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PHILIPPINE MATCH CO., LTD. vs. THE CITY OF CEBU and JESUS E.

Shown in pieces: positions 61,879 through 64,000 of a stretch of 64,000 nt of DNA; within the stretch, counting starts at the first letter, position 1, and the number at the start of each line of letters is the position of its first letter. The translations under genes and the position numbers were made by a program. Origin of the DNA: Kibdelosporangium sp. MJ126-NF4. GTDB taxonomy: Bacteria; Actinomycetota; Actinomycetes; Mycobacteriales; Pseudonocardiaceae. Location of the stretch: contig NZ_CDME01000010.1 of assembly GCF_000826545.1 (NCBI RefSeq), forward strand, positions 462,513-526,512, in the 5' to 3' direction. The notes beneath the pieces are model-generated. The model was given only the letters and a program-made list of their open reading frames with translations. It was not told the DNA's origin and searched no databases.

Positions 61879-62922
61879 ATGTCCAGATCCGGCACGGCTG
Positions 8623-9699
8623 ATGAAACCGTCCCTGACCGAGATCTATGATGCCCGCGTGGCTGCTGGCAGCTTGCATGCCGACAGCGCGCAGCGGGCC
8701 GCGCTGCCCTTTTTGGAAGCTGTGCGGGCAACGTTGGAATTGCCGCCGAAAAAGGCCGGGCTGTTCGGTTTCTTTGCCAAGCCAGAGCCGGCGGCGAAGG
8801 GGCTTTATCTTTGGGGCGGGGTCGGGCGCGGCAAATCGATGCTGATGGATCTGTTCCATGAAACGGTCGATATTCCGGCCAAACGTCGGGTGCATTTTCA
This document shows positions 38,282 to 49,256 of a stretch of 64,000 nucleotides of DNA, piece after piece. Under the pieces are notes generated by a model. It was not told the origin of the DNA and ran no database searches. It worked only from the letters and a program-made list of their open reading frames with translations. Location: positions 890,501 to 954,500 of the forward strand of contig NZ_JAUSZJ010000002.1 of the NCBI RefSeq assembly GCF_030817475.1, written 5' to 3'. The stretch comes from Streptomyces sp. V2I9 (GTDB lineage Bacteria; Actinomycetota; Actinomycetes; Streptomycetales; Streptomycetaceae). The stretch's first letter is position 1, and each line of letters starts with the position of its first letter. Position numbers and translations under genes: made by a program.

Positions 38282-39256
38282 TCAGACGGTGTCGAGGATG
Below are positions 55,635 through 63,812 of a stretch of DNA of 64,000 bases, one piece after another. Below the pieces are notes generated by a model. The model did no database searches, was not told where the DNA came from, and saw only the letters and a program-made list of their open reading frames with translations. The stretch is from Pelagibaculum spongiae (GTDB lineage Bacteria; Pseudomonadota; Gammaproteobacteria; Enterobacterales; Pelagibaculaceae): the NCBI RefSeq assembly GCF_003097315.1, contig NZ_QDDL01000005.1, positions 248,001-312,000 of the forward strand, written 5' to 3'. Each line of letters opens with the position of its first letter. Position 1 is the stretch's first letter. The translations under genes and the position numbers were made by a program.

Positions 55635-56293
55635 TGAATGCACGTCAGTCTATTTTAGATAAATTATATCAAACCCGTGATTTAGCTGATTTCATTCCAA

ZABATE, Acting City Treasurer, TOPIC: LOCAL GOVERNMENT TAXATION FACTS: This case is about the legality of the tax collected by the City of Cebu on sales of matches stored by the Philippine Match Co., Ltd. in Cebu City but delivered to customers outside of the City. Ordinance No. 279 of Cebu is "an ordinance imposing a quarterly tax on gross sales or receipts of merchants, dealers, importers and manufacturers of any commodity doing business" in Cebu City. It imposes a sales tax of one percent (1%) on the gross sales, receipts or value of commodities sold, bartered, exchanged or manufactured in the city in excess of P2,000 a quarter. Section 9 of the ordinance provides that, for purposes of the tax, "all deliveries of goods or commodities stored in the City of Cebu, or if not stored are sold" in that city, "shall be considered as sales" in the city and shall be taxable. The Philippine Match Co., Ltd., is engaged in the manufacture of matches. It ships cases or cartons of matches from Manila to its branch office in Cebu City for storage, sale and distribution within the territories and districts under its Cebu branch or the whole Visayas-Mindanao region. The company does not question the tax on the matches of matches consummated in Cebu City. It assails the legality of the tax which the city treasurer collected on out-of- town deliveries of matches, to wit: (1) sales of matches booked and paid for in Cebu City but shipped directly to customers outside of the city; (2) transfers of matches to newsmen assigned to different agencies outside of the city and (3) shipments of matches to provincial customers pursuant to salesmen's instructions. ISSUE: (1) WON the City of Cebu can tax sales of matches which were perfected and paid for in Cebu City but the matches were delivered to customers outside of the City. (2) WON the trial court erred in not ordering defendant acting city treasurer to pay exemplary damages HELD: 1. Yes. The city can validly tax the sales of matches to customers outside of the city as long as the orders were booked and paid for in the company's branch office in the city. Those matches can be regarded as sold in the city, as contemplated in the ordinance, because the matches were delivered to the carrier in Cebu City. Generally, delivery to the carrier is delivery to the buyer (Art. 1523, Civil Code; Behn, Meyer & Co. vs. Yangco, 38 Phil. 602). The municipal board of Cebu City is empowered "to provide for the levy and collection of taxes for general and purposes in accordance with law" (Sec. 17[a], Commonwealth Act No. 58; Sec. 31[l], Rep. Act No. 3857, Revised Charter of Cebu city). The taxing power validly delegated to cities and municipalities is defined in the Local Autonomy Act, Republic Act No. 2264 The prohibition against the imposition of percentage taxes (formerly provided for in section 1 of Commonwealth Act No. 472) refers to municipalities and municipal districts but not to chartered cities. The taxing power of cities, municipalities and municipal districts may be used (1) "upon any person engaged in any occupation or business, or exercising any privilege" therein; (2) for services rendered by those political subdivisions or rendered in connection with any business, profession or occupation being conducted therein, and (3) to levy, for public purposes, just and uniform taxes, licenses or fees. The sales in the instant case were in the city and the matches sold were stored in the city. The fact that the matches were delivered to customers, whose places of business were outside of the city, would not place those sales beyond the city's taxing power. Those sales formed part of the merchandising business being assigned on by the company in the city. In essence, they are the same as sales of matches fully consummated in the city. 2. No. The claim for damages is predicated on articles 19, 20, 21, 27 and 2229 of the Civil Code. It is argued that the city treasurer refused and neglected without just cause to perform his duty and to act with justice and good faith. The company faults the city treasurer for not following the opinion of the city fiscals, as legal adviser of the city, that all out-of-town deliveries of matches are not subject to sales tax because such transactions were effected outside of the city's territorial limits. The city treasurer acted within the scope of his authority and in consonance with his bona fide interpretation of the tax ordinance. The fact that his action was not completely sustained by the courts would not him liable for the court have upheld his act of taxing sales of matches booked and paid for in the city.